## Global optimization of hybrid systems

##### Author(s)

Lee, Cha Kun
DownloadFull printable version (35.77Mb)

##### Other Contributors

Massachusetts Institute of Technology. Dept. of Chemical Engineering.

##### Advisor

Paul I. Barton.

##### Terms of use

##### Metadata

Show full item record##### Abstract

Systems that exhibit both discrete state and continuous state dynamics are called hybrid systems. In most nontrivial cases, these two aspects of system behavior interact to such a significant extent that they cannot be decoupled effectively by any kind of abstraction and must be analyzed simultaneously. Hybrid system models are important in many areas of science and engineering, including flip-flops and latching relays, manufacturing systems, air-traffic management systems, controller synthesis, switched systems, chemical process systems, signaling and decision making mechanisms in (biological) cells, robotic systems, safety interlock systems, and embedded systems. The primary focus of this thesis is to explore deterministic methods for the global optimization of hybrid systems. While the areas of modeling, simulation and sensitivity analysis of hybrid systems have received much attention, there are many challenging difficulties associated with the optimization of such systems. The contents of this thesis represent the first steps toward deterministic global optimization of hybrid systems in the continuous time domain. There are various reasons for wanting to solve optimization problems globally. (cont.) In particular, there are many applications which demand that the global solution be found, for example, formal safety verification problems and parameter estimation problems. In the former case, a suboptimal local solution could falsely indicate that all safety specifications are met, leading to disastrous consequences if, in actuality, a global solution exists which provides a counter example that violates some safety specification. In the latter case, a suboptimal local solution could falsely indicate that a proposed model structure did not match experimental data in a statistically significant manner, leading to the false rejection of a valid model structure. In addition, for many optimization problems in engineering, the presence of nonlinear equality constraints makes the optimization problem nonconvex such that local optimization methods can often fail to produce a single feasible point, even though the problem is indeed feasible. The control parameterization framework is employed for the solution of the optimization problem with continuous time hybrid systems embedded. A major difficulty of such a framework lies in the fact that the mode sequence of the embedded hybrid system changes in the space of the optimization decision variables for most nontrivial problems. (cont.) This makes the resulting optimization problem nonsmooth because the parametric sensitivities of the hybrid system do not exist everywhere, thus invalidating efficient gradient based optimization solvers. In this thesis, the general optimization problem is decomposed into three subproblems, and tackled individually: (a) when the mode sequence is fixed, and the transition times are fixed; (b) when the mode sequence is allowed to vary, and the transition times are fixed; and (c) when the mode sequence is fixed, and the transition times are allowed to vary. Because even these subproblems are nontrivial to solve, this thesis focuses on hybrid systems with linear time varying ordinary differential equations describing the continuous dynamics, and proposes various methods to exploit the linear structure. However, in the course of solving the last subproblem, a convexity theory for general, nonlinear hybrid systems is developed, which can be easily extended for general, nonlinear hybrid systems. Subproblem (a) is the easiest to solve. A convexity theory is presented that allows convex relaxations of general, nonconvex Bolza type functions to be constructed for the optimization problem. This allows a deterministic branch-and-bound framework to be employed for the global optimization of the subproblem. (cont.) Subproblems (b) and (c) are much more difficult to solve, and require the exploitation of structure. For subproblem (b), a hybrid superstructure is proposed that enables the linear structure to be retained. A branch-and-cut framework with a novel dynamic bounds tightening heuristic is proposed, and it is shown that the generation of cuts from dynamic bounds tightening can have a dramatic impact on the solution of the problem. For subproblem (c), a time transformation is employed to transform the problem into one with fixed transition times, but nonlinear dynamics. A convexity theory is developed for constructing convex relaxations of general, nonconvex Bolza type functions with the nonlinear hybrid system embedded, along with the development of bounding methods, based on the theory of differential inequalities. A novel bounding technique that exploits the time transformation is also introduced, which can provide much tighter bounds than that furnished utilizing differential inequalities.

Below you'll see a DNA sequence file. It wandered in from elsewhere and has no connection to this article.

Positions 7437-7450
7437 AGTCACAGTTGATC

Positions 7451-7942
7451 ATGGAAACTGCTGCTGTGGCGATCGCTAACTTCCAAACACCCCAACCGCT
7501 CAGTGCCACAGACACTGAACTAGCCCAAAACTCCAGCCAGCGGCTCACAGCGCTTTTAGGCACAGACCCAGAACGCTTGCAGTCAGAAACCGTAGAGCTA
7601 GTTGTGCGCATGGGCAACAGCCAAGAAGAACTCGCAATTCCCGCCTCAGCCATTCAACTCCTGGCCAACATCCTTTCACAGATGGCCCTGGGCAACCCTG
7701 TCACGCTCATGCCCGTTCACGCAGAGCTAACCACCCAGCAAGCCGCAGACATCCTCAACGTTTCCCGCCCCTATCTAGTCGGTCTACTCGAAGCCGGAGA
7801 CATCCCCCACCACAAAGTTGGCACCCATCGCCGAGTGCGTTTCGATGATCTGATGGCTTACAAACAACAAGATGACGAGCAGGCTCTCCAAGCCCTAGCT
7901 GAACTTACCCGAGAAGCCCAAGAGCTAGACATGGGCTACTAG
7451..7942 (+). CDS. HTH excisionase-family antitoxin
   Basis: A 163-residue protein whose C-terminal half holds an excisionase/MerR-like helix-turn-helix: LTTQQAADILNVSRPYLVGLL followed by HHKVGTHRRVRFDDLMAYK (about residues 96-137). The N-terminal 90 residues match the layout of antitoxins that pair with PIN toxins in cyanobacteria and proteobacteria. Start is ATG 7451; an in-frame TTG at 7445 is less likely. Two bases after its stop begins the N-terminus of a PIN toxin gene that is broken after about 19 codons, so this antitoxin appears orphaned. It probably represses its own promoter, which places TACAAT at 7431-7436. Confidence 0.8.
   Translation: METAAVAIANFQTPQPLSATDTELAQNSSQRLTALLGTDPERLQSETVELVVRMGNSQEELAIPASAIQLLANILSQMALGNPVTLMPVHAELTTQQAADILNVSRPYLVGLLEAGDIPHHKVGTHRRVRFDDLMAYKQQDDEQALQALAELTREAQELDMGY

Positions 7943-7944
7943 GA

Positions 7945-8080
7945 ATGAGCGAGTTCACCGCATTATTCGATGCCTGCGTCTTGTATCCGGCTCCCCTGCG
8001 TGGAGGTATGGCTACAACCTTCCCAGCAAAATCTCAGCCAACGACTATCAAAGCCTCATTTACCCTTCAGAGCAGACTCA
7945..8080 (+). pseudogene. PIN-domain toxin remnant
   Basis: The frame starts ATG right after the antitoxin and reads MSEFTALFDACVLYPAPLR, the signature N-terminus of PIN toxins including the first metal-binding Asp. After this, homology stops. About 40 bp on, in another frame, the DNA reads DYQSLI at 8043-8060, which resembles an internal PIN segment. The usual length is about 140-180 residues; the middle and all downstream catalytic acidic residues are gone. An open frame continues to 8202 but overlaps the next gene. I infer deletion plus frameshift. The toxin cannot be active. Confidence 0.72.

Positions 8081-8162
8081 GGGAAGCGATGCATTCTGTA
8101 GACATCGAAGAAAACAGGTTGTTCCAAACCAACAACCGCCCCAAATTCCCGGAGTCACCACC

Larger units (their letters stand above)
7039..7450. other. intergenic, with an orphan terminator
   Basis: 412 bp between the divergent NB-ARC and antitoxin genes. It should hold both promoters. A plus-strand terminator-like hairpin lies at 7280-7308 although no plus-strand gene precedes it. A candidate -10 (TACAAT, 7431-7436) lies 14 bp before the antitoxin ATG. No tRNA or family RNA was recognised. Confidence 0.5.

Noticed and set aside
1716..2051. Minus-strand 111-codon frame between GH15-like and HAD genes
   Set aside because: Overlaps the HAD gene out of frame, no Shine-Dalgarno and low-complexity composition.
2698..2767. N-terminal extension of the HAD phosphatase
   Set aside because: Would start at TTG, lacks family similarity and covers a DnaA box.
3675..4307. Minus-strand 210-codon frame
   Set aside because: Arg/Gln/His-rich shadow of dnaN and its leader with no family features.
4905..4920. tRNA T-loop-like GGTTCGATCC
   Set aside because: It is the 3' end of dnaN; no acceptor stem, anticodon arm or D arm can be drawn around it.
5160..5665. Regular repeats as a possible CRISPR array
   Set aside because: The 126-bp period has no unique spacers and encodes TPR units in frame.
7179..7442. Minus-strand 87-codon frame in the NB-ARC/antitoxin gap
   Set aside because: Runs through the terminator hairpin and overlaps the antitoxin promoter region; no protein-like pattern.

##### Description

Thesis (Ph. D.)--Massachusetts Institute of Technology, Dept. of Chemical Engineering, 2006. Includes bibliographical references (p. 339-353).

##### Date issued

2006##### Department

Massachusetts Institute of Technology. Dept. of Chemical Engineering.; Massachusetts Institute of Technology. Department of Chemical Engineering##### Publisher

Massachusetts Institute of Technology

##### Keywords

Chemical Engineering.